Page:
Sonya and I pretty much burned Saturday waiting for the cable guy to show up and fix our internet access. As usual, the cable modem came back on moments before he arrived. I let him come over anyway. Unsurprisingly, he couldn't fix the problem and someone had to come out on Monday. That was Saturday, along with a little gardening and a trip to Pier 1 for a CD rack and a magazine rack. The thrilling life of Active Young People.
So Sunday morning we got up relatively early - for a weekend - and went to Biloxi. Biloxi - where the beach is like an ashtray, all bottle caps, broken glass and cigarette butts.
But we didn't really go for the beach. First we went to McElroy's for lunch. McElroy's has been there forever - I remember going when I was just a little Harold. There's a reason it's been there that long, too - mountains of fresh, fried seafood. Sonya and I ate like the Simpsons, then slid to the parking lot on a thin layer of our own crapulence.
Then we went to the cemetery.
Let me explain.
As some of you know, Sonya had a best-in-show photograph in the Cemeteryscapes show last year - Cemeteryscapes being a show put on by local preservationists Save Our Cemeteries. They sent her a letter the other day, inviting submissions for this year's contest.
Last time I was in Biloxi I went to the cemetery and was impressed. It's got some big, ancient vaults like the graveyards in New Orleans, but it's also got a bunch of weird, almost folk-art type monuments, plus a big Vietnamese section that's like nothing I've ever seen. Sonya took lots of pictures.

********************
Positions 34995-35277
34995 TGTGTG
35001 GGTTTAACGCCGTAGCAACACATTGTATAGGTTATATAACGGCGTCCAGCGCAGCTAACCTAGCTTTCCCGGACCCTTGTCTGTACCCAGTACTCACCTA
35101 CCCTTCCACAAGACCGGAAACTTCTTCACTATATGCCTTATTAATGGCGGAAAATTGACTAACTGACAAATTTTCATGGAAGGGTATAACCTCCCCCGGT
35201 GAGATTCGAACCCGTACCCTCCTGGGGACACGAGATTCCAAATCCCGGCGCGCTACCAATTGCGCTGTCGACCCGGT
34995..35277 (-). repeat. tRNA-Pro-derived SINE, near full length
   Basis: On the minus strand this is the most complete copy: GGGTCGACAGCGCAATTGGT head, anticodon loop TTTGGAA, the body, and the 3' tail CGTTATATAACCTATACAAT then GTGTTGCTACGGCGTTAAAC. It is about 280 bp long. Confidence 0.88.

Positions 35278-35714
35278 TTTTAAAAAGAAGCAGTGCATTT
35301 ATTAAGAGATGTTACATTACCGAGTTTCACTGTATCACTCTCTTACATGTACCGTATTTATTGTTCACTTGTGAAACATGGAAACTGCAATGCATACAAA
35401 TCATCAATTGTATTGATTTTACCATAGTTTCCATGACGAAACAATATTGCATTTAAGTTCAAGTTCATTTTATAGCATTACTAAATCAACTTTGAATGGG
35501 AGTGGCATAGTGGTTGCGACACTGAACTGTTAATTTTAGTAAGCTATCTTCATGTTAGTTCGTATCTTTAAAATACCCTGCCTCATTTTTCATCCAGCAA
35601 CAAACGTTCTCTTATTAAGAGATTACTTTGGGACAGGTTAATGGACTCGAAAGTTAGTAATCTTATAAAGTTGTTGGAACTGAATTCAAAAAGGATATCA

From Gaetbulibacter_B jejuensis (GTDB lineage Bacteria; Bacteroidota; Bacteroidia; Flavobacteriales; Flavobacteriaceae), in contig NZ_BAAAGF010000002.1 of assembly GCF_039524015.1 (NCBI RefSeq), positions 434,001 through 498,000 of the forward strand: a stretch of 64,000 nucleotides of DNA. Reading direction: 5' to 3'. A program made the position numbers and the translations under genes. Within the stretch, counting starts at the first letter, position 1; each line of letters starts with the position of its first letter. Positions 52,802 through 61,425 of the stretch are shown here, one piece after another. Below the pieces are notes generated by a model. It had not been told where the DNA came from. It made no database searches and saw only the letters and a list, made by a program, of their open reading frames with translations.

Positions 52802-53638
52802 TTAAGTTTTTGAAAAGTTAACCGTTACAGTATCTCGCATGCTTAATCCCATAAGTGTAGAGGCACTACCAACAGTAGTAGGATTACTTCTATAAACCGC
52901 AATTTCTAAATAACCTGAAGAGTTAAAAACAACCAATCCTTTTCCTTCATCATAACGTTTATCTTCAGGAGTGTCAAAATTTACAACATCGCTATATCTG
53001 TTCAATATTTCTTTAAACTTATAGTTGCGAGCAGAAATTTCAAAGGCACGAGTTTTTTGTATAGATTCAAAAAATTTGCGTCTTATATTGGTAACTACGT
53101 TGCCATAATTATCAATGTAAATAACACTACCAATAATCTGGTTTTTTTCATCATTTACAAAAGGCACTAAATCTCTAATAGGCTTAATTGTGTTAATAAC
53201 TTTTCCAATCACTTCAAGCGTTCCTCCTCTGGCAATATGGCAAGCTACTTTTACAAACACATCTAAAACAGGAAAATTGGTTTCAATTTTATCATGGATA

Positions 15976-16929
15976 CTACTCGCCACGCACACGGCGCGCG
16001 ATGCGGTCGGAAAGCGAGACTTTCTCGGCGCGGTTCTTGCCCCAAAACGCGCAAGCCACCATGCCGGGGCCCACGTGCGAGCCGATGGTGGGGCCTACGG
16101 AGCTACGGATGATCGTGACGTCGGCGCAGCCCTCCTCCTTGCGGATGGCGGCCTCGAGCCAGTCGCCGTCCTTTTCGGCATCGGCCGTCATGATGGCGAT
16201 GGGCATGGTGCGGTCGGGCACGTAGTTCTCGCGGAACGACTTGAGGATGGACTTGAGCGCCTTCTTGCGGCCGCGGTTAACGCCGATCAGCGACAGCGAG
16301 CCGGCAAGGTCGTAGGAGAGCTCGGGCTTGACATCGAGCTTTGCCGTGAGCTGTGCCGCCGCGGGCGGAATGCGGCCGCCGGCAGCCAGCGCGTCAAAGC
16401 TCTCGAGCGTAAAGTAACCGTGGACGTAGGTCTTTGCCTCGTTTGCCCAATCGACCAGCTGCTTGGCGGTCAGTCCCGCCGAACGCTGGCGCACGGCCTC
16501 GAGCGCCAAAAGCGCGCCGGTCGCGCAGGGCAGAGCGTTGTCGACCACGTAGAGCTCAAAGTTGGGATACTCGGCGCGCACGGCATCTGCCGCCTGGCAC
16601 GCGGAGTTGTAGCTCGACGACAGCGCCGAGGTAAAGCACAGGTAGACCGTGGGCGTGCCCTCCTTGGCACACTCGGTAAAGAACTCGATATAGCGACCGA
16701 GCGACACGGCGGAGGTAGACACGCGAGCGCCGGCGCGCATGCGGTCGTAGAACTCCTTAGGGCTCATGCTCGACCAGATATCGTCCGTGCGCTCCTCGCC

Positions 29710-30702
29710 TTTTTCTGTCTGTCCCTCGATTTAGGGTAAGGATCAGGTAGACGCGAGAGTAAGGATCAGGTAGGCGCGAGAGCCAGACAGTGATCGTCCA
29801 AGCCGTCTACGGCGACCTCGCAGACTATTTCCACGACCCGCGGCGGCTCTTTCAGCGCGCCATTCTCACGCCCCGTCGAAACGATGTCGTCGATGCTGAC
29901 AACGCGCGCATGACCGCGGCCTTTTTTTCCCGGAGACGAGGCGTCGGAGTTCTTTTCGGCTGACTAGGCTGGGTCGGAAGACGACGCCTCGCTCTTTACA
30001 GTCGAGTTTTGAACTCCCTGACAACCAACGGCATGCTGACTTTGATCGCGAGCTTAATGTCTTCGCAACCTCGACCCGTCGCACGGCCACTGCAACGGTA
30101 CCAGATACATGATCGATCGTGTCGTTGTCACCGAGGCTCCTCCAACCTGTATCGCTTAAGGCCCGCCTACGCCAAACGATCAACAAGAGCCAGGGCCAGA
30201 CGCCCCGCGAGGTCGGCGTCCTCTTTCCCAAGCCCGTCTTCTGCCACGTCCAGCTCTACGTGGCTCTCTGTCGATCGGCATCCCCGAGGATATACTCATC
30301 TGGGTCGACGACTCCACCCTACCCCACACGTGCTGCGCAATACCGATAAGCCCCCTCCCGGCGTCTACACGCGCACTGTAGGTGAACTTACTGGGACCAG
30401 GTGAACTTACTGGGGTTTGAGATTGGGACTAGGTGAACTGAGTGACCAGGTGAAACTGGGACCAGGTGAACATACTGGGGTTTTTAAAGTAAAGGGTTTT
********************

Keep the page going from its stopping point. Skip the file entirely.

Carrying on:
Ask yourself: what do you have to do when you go to the beach? That's right. You go to the tacky tourist shop. We went to Sharkhead's, so named for the gigantic shark head where you walk in the mouth to go in the store.
"Useless crap! Shells! Hermit crabs!" I gibbered on the way in.
"These places always make me feel like I'm on vacation," Sonya noted later.
Sonya was pushing for a hermit crab, and I really wanted to get some yard flamingos, but in the end we settled on a discount kite.
We went out on the beach and flew the hell out of that kite, too. To have cost $2.50 it was pretty durable, considering I nosedived it into the sand countless times and deep into the Gulf twice. I just kept reeling it back in and sending it back up.
The beach was just as dirty as it ever was, but it was kind of cool anyway. Sonya was the picture of cool in her leather jacket, shades and big black shoes.
It was a totally fun day.
"I'm glad I'm married to you," Sonya said as we got into New Orleans, "I don't think I would have had that much fun with anyone else."